Janet Giltrow's Academic Writing: Writing and Reading in the Disciplines has been widely acclaimed in all its editions as a superb textbook—and an important contribution to the pedagogy of introducing university and college students to the conventions of writing in an academic milieu. Giltrow draws meaningfully on theory, especially genre theory, while using specific texts to keep the discussion grounded in the particular. Exercises throughout help students to interpret, summarize, analyze, and compare examples of academic and scholarly writing. The book is intended to demystify scholarly genres, shedding light on their discursive conventions and on academic readers' expectations and values.
Academic Writing: An Introduction is a concise version of the full work, designed to be more compact and accessible for use in one-term writing courses. This new edition has been revised throughout and contains many new exercises, updated examples, an expanded discussion of research writing in the sciences, new glossary entries, and a new section on research ethics and the moral compass of the disciplines.
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About the Author
Janet Giltrow is a Professor of English and Associate Dean of Arts at the University of British Columbia. Her research has been published in journals such as American Literature, Style, Studies in the Novel, Modern Language Review, Technical Writing and Communication, and TEXT, and in collections on feminist narratology, genre theory, linguistic variation, language and law, and internet communication.
Richard Gooding is a lecturer in the Department of English and in Arts Studies in Research and Writing at the University of British Columbia. Daniel Burgoyne is a professor in the Department of English at Vancouver Island University. They are the co-authors of the Canadian edition of the New Century Handbook.
Marlene Sawatsky is a Senior Lecturer and teaches courses in Writing and Rhetoric in the English Department at Simon Fraser University.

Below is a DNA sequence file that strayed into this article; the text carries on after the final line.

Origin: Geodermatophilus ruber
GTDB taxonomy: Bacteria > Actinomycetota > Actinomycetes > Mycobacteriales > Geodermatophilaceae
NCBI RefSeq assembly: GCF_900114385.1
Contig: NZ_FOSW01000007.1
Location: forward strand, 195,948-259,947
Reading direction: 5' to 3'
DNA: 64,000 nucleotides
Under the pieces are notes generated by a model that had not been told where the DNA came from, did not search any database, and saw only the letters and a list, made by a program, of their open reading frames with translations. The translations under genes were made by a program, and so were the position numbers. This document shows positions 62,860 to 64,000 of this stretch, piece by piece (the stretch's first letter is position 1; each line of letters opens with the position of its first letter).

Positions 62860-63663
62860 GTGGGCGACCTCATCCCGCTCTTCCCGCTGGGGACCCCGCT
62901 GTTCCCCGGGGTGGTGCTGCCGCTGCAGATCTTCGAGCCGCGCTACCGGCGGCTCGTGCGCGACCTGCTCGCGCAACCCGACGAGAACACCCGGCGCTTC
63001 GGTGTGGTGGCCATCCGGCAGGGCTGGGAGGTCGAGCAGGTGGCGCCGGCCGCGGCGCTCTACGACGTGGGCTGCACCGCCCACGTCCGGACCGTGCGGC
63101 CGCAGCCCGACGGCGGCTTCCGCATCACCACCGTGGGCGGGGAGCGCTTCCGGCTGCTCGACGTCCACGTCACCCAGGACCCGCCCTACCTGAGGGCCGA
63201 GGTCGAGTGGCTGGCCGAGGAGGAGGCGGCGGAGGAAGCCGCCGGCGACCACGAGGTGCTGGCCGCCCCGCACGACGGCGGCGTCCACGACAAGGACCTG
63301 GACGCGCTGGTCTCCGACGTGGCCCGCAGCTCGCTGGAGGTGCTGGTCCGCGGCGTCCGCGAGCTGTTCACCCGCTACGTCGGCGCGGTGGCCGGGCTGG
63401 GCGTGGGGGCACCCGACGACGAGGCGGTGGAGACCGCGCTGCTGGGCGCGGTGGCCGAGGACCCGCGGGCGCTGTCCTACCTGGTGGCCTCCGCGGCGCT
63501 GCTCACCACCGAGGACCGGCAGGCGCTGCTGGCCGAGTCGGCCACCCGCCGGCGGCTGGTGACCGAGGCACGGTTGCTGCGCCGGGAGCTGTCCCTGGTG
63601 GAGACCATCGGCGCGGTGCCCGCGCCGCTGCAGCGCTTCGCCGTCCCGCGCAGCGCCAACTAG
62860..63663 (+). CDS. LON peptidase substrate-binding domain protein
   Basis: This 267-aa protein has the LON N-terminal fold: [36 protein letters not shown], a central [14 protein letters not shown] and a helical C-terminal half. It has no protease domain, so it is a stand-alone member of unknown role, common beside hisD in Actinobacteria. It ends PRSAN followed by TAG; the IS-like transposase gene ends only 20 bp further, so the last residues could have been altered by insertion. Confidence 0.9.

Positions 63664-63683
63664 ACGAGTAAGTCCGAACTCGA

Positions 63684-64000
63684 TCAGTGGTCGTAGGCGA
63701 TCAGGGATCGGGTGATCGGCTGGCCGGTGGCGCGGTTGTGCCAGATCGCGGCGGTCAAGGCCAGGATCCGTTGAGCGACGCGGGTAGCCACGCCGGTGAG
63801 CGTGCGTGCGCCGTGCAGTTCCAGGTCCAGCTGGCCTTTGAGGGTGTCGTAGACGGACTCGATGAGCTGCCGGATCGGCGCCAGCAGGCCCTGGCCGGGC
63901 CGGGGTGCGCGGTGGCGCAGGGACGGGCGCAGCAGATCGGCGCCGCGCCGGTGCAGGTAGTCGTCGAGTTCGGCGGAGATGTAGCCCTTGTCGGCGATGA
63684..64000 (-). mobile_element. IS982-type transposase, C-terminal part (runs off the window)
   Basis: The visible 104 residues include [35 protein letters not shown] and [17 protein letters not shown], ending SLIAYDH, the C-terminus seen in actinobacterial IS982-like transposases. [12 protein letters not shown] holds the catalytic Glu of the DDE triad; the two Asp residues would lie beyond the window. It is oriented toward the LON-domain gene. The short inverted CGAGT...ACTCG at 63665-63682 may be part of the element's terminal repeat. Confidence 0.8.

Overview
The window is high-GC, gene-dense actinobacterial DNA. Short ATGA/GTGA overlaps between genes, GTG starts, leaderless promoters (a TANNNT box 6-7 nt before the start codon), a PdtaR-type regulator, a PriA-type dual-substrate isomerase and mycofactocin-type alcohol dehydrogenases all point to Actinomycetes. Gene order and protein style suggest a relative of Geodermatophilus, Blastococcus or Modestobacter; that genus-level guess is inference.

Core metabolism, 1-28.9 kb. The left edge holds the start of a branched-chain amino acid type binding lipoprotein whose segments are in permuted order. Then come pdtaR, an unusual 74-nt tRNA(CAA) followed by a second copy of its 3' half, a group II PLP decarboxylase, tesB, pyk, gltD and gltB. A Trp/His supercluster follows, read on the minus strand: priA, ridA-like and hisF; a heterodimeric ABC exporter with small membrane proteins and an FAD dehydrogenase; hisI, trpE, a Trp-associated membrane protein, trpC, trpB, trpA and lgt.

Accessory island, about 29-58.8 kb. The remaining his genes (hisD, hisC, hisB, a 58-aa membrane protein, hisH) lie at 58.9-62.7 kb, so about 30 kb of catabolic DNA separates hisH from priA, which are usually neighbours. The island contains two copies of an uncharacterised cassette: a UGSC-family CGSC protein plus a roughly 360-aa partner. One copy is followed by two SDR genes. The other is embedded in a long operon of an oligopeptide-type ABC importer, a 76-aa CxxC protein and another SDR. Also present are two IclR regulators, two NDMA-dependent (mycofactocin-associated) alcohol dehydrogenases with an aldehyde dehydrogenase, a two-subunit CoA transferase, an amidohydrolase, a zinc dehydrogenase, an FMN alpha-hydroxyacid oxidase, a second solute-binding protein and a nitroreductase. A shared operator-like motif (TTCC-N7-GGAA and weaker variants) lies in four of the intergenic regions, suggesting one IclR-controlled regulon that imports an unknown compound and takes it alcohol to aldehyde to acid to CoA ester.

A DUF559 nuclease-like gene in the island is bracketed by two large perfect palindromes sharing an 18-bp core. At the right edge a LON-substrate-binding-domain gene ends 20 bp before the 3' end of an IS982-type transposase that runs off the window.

Table of Contents
Chapter 1: Introducing Genre
1. Hearing Voices
2. Hearing Genres
3. High-School vs. University Writing
4. The University as Research Institution
Chapter 2: Readers Reading I
1. Who Do You Think You're Talking To?
2. Attitudes Toward Language
3. Traditions of Commentary on Student Writing
4. An Alternative to Traditional Commentary: The Think-Aloud Protocol
5. Adapting the Think-Aloud Protocol in the Writing Classroom
6. Reading on Behalf of Others
7. Reliability of Readers
Chapter 3: Citation and Summary
1. Introducing Scholarly Citation
2. Is Citation Unique to Scholarly Writing?
3. Why Do Scholars Use Citation?
Chapter 4: Summary
1. Noting for Gist
2. Recording Levels
3. Using Gist and Levels of Generality to Write Summary
4. Establishing the Summarizer's Position
5. Reporting Reporting
6. Experts and Non-experts
Chapter 5: Challenging Situations for Summarizers
1. High-level Passages
2. Low-level Passages
3. Summarizing Narrative
Chapter 6: Orchestrating Voices
1. Making Speakers Visible: Writing as Conversation
2. Orchestrating Scholarly Voices
3. Identifying Different Genres and Orchestrating Non-scholarly Voices
Chapter 7: Definition
3. Sustained Definitions
4. The Social Profile of Abstractions and Their Different Roles in Different Disciplines
Chapter 8: Readers Reading II
1. Think-Aloud and Genre Theory
2. The Mental Desktop
Chapter 9: Scholarly Styles I
1. Common and Uncommon Sense
2. Is Scholarly Writing Unnecessarily Complicated, Exclusionary, or Elitist?
3. Nominal Style: Syntactic Density
4. Nominal Style: Ambiguity
5. Sentence Style and Textual Coherence
Chapter 10: Scholarly Styles II
1. Messages about the Argument
2. The Discursive I
3. Forecasts and Emphasis
4. Presupposing vs. Asserting
Chapter 11: Making and Maintaining Knowledge I
1. Making Knowledge
2. Method Sections
3. Qualitative Method and Subject Position
Chapter 12: Making and Maintaining Knowledge II
2. Other Markers of the Status of Knowledge
3. Tense and the Story of Research
Chapter 13: Introductions
1. Generalization and Citation
2. Reported Speech
4. State of Knowledge and the Knowledge Deficit
5. Student Versions of the Knowledge Deficit
Chapter 14: Conclusions and the Moral Compass of the Disciplines
2. The Moral Compass of the Disciplines: Research Ethics
3. The Moral Compass of the Disciplines: Moral Statements